US drone attack kills 3 in North Waziristan

Two US drones fired four missiles on a vehicle in Shnakhura village. A US drone strike on Tuesday killed at least three militants in a restive Pakistani tribal region near the Afghan border, security officials said. Two US drones fired four missiles on a vehicle in Shnakhura village, 10 kilometers from Miranshah, the main town in Pakistan s North Waziristan region. "We have received confirmed reports that three militants have been killed in the drone strike on a vehicle. However, the identities of the militants are not yet clear," a senior security official told AFP in Peshawar. Another official in Miranshah said a compound near the vehicle was damaged in the strike. "A missile also hit a nearby compound which was badly damaged and engulfed in flames," he said. Separate but unconfirmed reports suggested the number of killed militants may be more than three. "We suspect that the dead militants could be up to six. There are also reports that two were injured," a security official in Miranshah told AFP on condition of anonymity because he was not authorised to speak to the media. Attacks by unmanned American aircraft are deeply unpopular in Pakistan, which says they violate its sovereignty, and fan anti-US sentiment, but US officials are said to believe the attacks are too important to give up.

Development, decay in Indian PM's Pakistan village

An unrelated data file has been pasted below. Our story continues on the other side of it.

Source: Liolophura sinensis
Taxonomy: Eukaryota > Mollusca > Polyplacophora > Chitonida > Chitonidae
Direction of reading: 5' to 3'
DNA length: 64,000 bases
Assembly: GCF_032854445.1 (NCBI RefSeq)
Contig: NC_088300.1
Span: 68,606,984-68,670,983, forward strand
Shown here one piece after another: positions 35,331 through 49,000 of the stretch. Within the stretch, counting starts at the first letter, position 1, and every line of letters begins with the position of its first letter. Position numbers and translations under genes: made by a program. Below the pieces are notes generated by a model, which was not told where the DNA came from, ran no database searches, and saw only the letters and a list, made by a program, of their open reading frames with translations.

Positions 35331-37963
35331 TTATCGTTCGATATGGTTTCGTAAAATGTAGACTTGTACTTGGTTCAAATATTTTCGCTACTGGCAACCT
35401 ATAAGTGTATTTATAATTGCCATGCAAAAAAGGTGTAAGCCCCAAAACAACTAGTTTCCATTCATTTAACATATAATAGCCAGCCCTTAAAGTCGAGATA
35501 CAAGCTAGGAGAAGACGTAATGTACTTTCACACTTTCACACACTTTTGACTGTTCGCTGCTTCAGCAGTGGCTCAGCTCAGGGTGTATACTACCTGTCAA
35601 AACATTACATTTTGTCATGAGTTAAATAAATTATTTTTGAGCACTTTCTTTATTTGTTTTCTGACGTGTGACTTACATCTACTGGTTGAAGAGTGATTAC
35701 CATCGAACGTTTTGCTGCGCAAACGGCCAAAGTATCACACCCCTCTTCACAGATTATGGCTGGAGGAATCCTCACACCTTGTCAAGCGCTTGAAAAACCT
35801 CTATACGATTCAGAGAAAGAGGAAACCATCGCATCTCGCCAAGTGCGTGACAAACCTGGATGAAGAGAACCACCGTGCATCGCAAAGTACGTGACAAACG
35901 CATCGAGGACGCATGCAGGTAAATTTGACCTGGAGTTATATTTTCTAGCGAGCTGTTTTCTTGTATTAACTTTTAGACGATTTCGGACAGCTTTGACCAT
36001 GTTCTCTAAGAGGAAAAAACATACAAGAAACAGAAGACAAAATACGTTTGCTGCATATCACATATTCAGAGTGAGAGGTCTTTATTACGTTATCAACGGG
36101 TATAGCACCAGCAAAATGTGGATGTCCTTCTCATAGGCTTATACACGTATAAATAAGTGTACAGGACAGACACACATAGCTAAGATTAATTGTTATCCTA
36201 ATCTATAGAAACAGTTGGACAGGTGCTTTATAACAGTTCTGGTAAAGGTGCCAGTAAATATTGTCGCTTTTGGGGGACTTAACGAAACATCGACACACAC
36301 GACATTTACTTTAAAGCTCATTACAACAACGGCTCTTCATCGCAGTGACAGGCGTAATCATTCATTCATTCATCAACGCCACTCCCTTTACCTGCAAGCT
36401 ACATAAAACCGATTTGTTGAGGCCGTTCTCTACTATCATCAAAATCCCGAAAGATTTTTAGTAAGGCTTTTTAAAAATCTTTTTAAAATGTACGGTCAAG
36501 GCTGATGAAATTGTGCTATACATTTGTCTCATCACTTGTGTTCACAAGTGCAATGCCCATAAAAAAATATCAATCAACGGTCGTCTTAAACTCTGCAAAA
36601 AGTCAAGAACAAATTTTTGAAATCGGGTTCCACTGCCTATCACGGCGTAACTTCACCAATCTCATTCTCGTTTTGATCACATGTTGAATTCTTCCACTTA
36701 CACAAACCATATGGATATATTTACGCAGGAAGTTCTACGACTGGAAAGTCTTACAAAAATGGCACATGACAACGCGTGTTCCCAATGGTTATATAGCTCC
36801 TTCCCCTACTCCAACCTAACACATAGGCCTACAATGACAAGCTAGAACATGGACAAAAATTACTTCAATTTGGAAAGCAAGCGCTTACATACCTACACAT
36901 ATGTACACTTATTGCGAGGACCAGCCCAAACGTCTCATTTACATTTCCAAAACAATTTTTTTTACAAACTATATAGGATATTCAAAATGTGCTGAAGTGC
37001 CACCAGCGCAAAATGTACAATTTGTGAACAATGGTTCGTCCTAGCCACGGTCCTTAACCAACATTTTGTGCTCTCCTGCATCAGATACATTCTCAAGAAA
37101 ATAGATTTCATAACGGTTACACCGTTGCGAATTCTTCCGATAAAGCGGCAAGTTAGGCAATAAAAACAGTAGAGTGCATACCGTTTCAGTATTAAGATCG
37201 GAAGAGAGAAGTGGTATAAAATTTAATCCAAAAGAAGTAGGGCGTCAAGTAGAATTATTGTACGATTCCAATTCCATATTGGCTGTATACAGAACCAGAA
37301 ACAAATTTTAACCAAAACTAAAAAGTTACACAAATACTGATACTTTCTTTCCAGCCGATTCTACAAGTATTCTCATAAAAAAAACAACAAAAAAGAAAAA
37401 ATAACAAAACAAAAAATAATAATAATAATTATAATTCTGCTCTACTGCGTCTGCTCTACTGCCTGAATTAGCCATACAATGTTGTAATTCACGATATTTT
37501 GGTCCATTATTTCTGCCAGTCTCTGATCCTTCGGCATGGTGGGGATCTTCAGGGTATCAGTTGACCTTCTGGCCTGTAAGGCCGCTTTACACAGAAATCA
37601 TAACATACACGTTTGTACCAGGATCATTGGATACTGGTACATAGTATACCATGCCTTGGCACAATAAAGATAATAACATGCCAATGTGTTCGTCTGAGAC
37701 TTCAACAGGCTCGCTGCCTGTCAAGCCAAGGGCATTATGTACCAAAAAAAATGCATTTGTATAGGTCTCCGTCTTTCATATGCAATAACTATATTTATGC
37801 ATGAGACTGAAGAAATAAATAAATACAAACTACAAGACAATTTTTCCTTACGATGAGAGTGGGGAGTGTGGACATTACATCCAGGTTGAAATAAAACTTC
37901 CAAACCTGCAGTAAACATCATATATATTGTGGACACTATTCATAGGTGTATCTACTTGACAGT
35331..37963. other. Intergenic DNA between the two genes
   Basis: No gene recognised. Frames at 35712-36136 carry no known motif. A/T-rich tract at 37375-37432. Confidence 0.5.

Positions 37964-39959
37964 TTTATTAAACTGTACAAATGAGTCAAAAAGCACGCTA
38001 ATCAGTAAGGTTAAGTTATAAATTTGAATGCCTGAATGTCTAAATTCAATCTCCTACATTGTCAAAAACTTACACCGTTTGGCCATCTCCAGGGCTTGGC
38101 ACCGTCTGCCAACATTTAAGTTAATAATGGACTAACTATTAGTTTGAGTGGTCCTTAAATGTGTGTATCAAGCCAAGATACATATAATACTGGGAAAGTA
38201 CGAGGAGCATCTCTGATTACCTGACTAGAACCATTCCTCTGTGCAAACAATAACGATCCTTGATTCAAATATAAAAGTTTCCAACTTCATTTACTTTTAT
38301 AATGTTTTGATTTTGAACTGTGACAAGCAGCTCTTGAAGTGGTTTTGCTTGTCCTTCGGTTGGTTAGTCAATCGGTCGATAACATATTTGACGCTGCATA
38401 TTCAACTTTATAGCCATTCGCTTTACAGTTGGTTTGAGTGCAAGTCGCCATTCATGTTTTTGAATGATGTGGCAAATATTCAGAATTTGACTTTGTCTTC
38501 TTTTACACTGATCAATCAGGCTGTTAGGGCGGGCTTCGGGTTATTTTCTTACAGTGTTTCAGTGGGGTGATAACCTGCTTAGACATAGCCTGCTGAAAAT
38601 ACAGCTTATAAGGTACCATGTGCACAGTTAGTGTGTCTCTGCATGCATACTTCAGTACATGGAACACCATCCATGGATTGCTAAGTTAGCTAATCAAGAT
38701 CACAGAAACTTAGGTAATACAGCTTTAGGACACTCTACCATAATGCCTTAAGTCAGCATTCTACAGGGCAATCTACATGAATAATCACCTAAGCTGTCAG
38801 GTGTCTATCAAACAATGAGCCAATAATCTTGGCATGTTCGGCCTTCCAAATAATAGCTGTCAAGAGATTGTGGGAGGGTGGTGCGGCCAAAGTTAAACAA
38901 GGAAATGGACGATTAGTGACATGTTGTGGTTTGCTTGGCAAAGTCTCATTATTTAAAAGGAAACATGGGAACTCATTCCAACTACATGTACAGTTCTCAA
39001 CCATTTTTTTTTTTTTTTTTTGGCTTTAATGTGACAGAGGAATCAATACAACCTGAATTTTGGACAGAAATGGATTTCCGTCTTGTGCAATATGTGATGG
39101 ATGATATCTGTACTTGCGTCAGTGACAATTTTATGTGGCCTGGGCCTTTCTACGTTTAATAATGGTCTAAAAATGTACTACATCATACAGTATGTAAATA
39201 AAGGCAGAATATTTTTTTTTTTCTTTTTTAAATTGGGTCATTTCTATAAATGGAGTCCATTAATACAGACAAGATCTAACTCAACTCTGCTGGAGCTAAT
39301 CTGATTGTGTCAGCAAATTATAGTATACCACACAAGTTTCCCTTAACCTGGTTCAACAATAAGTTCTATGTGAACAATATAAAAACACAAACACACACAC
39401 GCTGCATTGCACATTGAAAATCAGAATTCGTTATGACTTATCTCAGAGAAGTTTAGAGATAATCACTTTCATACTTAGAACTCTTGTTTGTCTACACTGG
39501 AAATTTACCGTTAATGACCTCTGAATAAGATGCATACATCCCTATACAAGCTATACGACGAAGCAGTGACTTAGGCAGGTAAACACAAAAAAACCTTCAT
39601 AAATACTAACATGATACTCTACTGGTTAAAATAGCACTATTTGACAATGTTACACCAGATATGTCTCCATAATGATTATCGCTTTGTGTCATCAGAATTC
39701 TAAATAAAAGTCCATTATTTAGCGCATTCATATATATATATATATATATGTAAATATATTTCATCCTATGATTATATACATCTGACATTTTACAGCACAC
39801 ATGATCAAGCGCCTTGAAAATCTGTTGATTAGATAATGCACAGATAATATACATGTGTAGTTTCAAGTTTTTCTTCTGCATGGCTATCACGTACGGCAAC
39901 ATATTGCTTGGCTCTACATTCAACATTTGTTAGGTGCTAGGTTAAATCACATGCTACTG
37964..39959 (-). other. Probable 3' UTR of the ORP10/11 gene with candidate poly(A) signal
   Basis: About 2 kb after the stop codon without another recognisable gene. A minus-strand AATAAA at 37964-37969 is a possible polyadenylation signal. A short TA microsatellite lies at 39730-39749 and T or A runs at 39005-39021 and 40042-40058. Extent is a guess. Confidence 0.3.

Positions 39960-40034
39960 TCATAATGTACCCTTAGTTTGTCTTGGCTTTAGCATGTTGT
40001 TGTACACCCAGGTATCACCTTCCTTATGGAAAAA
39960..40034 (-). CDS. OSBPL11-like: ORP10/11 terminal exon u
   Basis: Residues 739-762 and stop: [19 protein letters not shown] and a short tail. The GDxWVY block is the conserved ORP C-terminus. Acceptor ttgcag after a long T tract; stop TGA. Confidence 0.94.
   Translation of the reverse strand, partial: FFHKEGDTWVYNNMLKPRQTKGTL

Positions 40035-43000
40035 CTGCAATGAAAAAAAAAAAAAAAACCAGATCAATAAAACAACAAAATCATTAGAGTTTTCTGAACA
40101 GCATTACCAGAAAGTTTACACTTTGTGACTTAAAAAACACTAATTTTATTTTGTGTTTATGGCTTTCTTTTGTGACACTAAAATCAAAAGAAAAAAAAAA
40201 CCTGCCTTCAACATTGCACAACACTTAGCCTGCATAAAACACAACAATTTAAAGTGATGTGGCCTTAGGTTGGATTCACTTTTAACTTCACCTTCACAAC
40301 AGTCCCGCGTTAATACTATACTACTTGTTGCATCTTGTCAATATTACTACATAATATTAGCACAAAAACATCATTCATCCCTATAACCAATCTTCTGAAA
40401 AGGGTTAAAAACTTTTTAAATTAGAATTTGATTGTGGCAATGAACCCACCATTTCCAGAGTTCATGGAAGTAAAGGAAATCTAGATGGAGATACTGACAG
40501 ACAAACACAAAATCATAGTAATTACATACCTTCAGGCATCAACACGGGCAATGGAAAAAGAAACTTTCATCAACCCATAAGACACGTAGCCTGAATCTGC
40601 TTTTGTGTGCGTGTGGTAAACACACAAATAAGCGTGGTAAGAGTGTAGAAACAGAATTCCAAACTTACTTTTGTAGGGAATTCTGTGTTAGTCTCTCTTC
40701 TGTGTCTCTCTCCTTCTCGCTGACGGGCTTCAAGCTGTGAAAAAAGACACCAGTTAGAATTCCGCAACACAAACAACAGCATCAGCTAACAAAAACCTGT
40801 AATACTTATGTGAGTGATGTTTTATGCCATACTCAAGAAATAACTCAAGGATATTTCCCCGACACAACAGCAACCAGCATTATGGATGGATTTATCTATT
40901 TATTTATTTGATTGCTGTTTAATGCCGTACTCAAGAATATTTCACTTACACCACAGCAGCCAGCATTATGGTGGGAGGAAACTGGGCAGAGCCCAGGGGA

For years, Ghulam Muhammad Khan thought his brilliant classmate had been killed in the bloodbath that gave birth to India and Pakistan in 1947, the deadliest end to British colonial rule in history. But when the world's biggest democracy elected the softly-spoken Manmohan Singh as prime minister in 2004 and he told an interviewer he had been born in a remote Pakistani village, Khan was over the moon. "He was our class monitor and we played together. He was a gentle and brilliant child. Our teacher always advised us to get his help if we couldn't understand something," Khan recalled, striding through village maize fields. Even more incredibly, Singh wanted to help the 2,500 villagers in Gah, on a plateau of muddy rock and bushy forest 100 kilometres (62 miles) southeast of Islamabad near the ultra-modern motorway that runs almost to the Indian border. "I never imagined Manmohan would one day bring so many blessings to our village. He did what our own government still refuses to do," recalled Khan, who is Singh's last surviving classmate left in the village. But the last eight years is a tale of generosity, squandered opportunity and political short-termism that leaves Pakistan with an embarrassing predicament now that President Asif Ali Zardari has invited Singh to visit later this year. The model village that Singh dreamt of lies in tatters. Buildings that cost tens of thousands of dollars stand empty and unfinished. The only question is what, if anything, will Pakistan do to fix it? Not long after taking office, Singh wrote to Pakistan's then ruler, General Pervez Musharraf, asking that Gah be earmarked for development. Musharraf, at the time working on peace talks that he hoped would resolve India and Pakistan's conflict over Kashmir, was happy to oblige. The provincial government in Punjab built a decent road from the motorway to the village, high schools for boys and girls, a hospital, veterinary clinic and hooked the village up to the water supply. Singh sent an Indian firm to install solar-powered street lights, solar-powered lights to 51 households that did not have electricity and a water heating system at the mosque close to the site of his destroyed home. But the project stalled after elections in 2008 swept former prime minister Nawaz Sharif's Pakistan Muslim League-N party to power in Punjab, booting out of office Pakistan Muslim League-Q and Musharraf stepped down. The high schools and hospital stand empty. No teacher or doctor has been appointed, because the villagers say, credit for the development would have gone to the previous regime and not the new government. "We contacted the district administration and members of the ruling party time and again. They say there are no funds for the facilities and that they are trying to get it from the government," said Ashiq Hussein, the mayor of Gah. But a Punjab government spokesman said it was "absolutely baseless" to suggest it had abandoned the Gah development project for political reasons. "No scheme has been stopped anywhere in the province on such a basis," Pervez Rasheed told AFP. "The hospital in the village is still under completion and the boundary wall plus equipment is being provided this year. Staff will be recruited when it's completed," he said, referring to plans to open the high schools in September. Villagers young and old are united in their hope that the return of their lost boy sometime later this year will be the spur. "Everybody wants to see him and say thank you. We also want him to come soon because we think the abandoned development will be completed for his visit and we will get staff in our schools and hospitals," Khan said. The mayor hopes that if Punjab chief minister Shahbaz Sharif, brother of former prime minister Nawaz Sharif, attends village celebrations for Singh's 80th birthday in September, development work will resume. Hussein, whose late uncle Raja Mohammad Ali met Singh in New Delhi, is pushing full steam ahead with preparations to welcome home the "great son" of Gah. "We are going to bring all the musicians, drum beaters and flute players here to perform at his arrival. We will dance and celebrate. "We want him to establish an unbreakable friendship between India and Pakistan." No matter Pakistan and India's bitter rivalry, most people in Gah are proud of Singh for going on to govern 1.2 billion people in the world's largest democracy. "He is the son of our soil and we want him to become the hero of India-Pakistan friendship. We would like him to solve the Kashmir issue and I will talk to him about this when he comes here," Khan said. In Singh's old primary school, which unlike his home is still standing, his mark sheet has been put up on the wall, exhorting the next generation of children to take his lead, and go ahead and rule the world.